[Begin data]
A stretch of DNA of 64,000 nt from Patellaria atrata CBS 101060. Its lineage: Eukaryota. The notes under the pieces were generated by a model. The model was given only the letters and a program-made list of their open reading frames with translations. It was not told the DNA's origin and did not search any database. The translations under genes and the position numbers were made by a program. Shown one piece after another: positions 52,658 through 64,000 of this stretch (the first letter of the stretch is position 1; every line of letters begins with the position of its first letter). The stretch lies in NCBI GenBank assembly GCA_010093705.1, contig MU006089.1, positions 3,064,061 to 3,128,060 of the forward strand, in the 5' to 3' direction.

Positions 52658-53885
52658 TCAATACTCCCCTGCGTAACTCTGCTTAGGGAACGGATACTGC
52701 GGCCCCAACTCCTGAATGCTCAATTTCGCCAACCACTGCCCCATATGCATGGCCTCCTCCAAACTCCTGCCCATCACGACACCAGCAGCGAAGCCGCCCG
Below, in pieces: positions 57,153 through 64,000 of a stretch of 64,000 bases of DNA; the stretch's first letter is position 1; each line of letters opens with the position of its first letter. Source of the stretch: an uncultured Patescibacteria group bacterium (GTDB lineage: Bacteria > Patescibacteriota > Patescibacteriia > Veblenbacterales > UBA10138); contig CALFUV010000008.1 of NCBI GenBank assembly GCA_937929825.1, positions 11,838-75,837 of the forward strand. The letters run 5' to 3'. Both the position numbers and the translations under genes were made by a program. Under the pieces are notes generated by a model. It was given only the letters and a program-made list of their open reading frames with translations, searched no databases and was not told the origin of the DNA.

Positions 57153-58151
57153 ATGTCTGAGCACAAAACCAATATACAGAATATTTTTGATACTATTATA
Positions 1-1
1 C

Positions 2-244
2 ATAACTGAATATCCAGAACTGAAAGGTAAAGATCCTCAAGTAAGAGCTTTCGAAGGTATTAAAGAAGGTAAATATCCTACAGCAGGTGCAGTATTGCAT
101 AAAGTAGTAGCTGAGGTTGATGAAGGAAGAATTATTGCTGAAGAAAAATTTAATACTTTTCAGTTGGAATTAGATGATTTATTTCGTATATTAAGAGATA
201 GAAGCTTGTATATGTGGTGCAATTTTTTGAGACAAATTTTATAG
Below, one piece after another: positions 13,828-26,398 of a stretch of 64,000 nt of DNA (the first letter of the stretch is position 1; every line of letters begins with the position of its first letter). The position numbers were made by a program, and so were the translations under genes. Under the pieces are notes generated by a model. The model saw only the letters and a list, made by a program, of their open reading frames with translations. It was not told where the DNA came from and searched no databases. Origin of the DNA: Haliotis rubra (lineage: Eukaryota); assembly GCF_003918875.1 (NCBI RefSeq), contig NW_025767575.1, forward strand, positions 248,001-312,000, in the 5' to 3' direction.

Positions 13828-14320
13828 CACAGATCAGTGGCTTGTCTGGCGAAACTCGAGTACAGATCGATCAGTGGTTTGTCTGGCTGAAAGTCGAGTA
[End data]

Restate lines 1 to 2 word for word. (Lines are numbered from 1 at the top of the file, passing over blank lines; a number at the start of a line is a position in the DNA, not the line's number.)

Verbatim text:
A stretch of DNA of 64,000 nt from Patellaria atrata CBS 101060. Its lineage: Eukaryota. The notes under the pieces were generated by a model. The model was given only the letters and a program-made list of their open reading frames with translations. It was not told the DNA's origin and did not search any database. The translations under genes and the position numbers were made by a program. Shown one piece after another: positions 52,658 through 64,000 of this stretch (the first letter of the stretch is position 1; every line of letters begins with the position of its first letter). The stretch lies in NCBI GenBank assembly GCA_010093705.1, contig MU006089.1, positions 3,064,061 to 3,128,060 of the forward strand, in the 5' to 3' direction.

Positions 52658-53885